HTML Standard Tracker

Filter

File a bug

SVNBugCommentTime (UTC)
743617903Define what happens with our HTTP headers in redirects. (Hopefully HTTP defines what happens with most headers.)2012-10-05 23:02
@@ -8483,24 +8483,26 @@ is conforming depends on which specs apply, and leaves it at that. -->
       redirect</dfn>, then the user agent must resume this algorithm
       from the <i>main step</i>, but using the target of the redirect
       as the resource to fetch, rather than the original resource.</p>
 
      </dd>
 
      <dt>Otherwise</dt>
 
      <dd>
 
-      <p>First, apply any relevant requirements for redirects (such as
-      showing any appropriate prompts). Then, redo <i>main step</i>,
-      but using the target of the redirect as the resource to fetch,
-      rather than the original resource.</p>
+      <p>First, apply any relevant requirements for redirects (such as showing any appropriate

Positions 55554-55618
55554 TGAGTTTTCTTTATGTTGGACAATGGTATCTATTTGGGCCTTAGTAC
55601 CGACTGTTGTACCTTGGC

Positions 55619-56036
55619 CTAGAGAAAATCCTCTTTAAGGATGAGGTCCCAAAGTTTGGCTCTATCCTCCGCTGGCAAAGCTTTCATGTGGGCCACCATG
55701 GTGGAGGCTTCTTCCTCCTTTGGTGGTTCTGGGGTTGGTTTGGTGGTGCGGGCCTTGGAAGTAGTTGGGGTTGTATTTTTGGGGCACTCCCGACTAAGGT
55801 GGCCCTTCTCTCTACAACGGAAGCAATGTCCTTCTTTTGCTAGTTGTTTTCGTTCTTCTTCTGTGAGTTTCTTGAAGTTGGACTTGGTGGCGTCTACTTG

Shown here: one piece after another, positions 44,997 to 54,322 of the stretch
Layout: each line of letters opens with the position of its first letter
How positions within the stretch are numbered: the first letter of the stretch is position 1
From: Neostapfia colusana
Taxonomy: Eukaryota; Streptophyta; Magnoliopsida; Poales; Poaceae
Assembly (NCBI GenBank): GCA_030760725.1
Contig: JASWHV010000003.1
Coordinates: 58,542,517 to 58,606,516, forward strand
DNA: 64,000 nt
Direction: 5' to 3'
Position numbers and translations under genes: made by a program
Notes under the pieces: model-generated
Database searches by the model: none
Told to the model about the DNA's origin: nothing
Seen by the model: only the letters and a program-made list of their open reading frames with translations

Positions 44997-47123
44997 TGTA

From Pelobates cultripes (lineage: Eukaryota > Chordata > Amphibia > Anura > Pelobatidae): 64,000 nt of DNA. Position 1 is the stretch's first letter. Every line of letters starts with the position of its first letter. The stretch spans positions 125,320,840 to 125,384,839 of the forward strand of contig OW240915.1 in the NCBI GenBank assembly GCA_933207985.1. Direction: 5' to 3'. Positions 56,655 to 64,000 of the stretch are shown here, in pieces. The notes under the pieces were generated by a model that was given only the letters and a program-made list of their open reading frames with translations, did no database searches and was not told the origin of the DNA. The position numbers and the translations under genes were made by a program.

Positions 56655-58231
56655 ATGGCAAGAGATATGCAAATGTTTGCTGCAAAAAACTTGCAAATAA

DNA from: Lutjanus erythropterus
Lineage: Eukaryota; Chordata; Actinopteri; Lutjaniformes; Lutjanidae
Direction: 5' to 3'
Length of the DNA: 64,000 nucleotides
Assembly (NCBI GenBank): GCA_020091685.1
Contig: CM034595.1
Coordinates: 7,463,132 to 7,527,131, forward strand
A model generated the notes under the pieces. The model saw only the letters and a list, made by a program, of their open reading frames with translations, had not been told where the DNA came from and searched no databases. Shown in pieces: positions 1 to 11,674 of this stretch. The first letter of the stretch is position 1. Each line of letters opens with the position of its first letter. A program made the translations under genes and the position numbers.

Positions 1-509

+      prompts). Then, redo <i>main step</i>, but using the target of the redirect as the resource to
+      fetch, rather than the original resource. For HTTP requests, the new request must include the
+      same headers as the original request, except for headers for which other requirements are
+      specified (such as the <code title="http-host">Host</code> header). <a
+      href="#refsHTTP">[HTTP]</a></p>
 
       <p class="note">The HTTP specification requires that 301, 302,
       and 307 redirects, when applied to methods other than the safe
       methods, not be followed without user confirmation. That would
       be an appropriate prompt for the purposes of the requirement in
       the paragraph above. <a href="#refsHTTP">[HTTP]</a></p>
 
      </dd>
 
     </dl>

|